NEVER ON FRIDAY AFTERNOON
I had two hot water tanks go out in the same building on the same day, a Friday afternoon.
Four guys can carry in a 92-gallon commercial hot water tank . And I can pay $5,400 for their fun.
No plumbers were around. They were all preparing their boats for Lake Erie weekend-cruising.
I reached Stack Heating. Stack said he didn’t do commercial hot-water tanks. Just boilers. I reached Royal Flush. They said they couldn’t get it until Tuesday. Dale at Madison Plumbing could do it Monday. Pompeii said never. B & B Hot Water Tank said no thanks.
I started flipping through the Yellow Pages. That is the end of the world.
I braced myself for calls, like “Mr. Landlord, there is no hot water. How am I supposed to go to work without showering? ” . . . “I have to stay at my parents’ house and it’s 60 miles from work . . . ”
It’s not pleasant, these scenes.
I got Bill the plumber. He came by and blow-torched the old tanks to dry them. (The tanks had flooded because a sump pump had failed.) The plumber gave the first tank a 50-50 chance of recovery. The second tank had 40 percent chance, he said. I liked his odds.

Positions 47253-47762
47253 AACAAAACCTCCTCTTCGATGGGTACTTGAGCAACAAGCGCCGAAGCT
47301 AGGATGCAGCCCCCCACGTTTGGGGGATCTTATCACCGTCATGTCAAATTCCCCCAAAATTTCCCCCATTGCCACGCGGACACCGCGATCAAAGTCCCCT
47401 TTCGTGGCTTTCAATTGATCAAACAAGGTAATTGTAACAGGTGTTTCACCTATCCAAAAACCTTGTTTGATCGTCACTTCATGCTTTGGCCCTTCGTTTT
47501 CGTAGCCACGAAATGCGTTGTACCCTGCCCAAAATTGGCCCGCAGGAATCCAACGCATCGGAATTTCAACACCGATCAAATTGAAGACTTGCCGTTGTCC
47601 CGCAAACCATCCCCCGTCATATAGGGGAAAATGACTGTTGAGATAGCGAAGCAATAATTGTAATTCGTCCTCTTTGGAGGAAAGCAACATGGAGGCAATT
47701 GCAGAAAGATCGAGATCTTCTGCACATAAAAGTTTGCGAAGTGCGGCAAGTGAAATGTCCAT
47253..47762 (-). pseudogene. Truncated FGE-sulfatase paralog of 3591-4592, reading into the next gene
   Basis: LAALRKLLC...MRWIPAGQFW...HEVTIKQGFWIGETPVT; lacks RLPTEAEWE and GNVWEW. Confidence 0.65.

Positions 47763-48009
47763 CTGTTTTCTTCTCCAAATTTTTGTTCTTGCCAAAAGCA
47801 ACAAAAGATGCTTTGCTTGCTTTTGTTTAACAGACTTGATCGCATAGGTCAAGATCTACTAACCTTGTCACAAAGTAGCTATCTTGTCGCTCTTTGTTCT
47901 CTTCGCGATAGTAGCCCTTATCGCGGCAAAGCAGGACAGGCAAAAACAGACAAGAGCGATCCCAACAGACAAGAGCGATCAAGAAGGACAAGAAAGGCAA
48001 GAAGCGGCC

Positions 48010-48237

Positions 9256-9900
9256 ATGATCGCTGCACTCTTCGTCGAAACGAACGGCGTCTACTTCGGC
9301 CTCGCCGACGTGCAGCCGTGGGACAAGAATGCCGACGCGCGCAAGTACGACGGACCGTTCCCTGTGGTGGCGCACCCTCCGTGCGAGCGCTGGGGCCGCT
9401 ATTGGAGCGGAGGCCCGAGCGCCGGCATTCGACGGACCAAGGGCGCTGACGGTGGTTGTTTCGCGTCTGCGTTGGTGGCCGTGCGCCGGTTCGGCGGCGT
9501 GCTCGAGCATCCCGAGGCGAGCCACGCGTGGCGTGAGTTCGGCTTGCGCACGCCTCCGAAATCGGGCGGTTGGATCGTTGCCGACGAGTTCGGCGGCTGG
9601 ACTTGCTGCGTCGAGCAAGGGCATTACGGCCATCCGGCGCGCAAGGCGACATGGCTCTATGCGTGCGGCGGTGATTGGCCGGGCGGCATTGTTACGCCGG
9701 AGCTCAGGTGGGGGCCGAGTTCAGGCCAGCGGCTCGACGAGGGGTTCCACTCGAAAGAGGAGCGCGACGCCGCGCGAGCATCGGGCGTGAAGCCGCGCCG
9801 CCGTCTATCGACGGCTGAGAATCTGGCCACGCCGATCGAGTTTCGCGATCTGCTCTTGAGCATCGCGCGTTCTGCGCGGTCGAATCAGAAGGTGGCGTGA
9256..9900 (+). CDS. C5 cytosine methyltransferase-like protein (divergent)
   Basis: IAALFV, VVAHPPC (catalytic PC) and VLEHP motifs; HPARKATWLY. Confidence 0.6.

The first tank went on after six hours of pampering. We were good.
Still, it was no picnic.
. . . Dear Landlord, I have deducted $275 from my rent payment because I stayed in a hotel for three days due to the lack of hot water.
In honor of the mildest summer ever . . .
I threw out my dad’s wife-beater T-shirts. About time. My father died 27 years ago. The wife-beaters were balled up in my dresser drawer.
When it’s 90-plus degrees — which it isn’t often this summer — I think “wife-beaters.” I used to wear my dad’s wife-beaters around the house.
My wife bought me a wicking T-shirt with UV protection at Target. Only $11. It was cooler than the wife-beater.
I saved one of my father’s T-shirts for posterity and threw the rest out.
Underwear fashion is generational. My grown sons aren’t interested in my wife-beaters. My dad wore his wife-beaters under dress shirts for work, for his day job at the key company.
I’m going to buy a couple more ultra-light wicking T-shirts.
No doubt, my sons will pitch my ultra-lights when I’m either dead or not looking. By 2025, T-shirts will be spray-on from a can.
Meanwhile, I’m wickin’ cool.
A version of “Wickin’ Cool” was on CoolCleveland.com 7/12/12.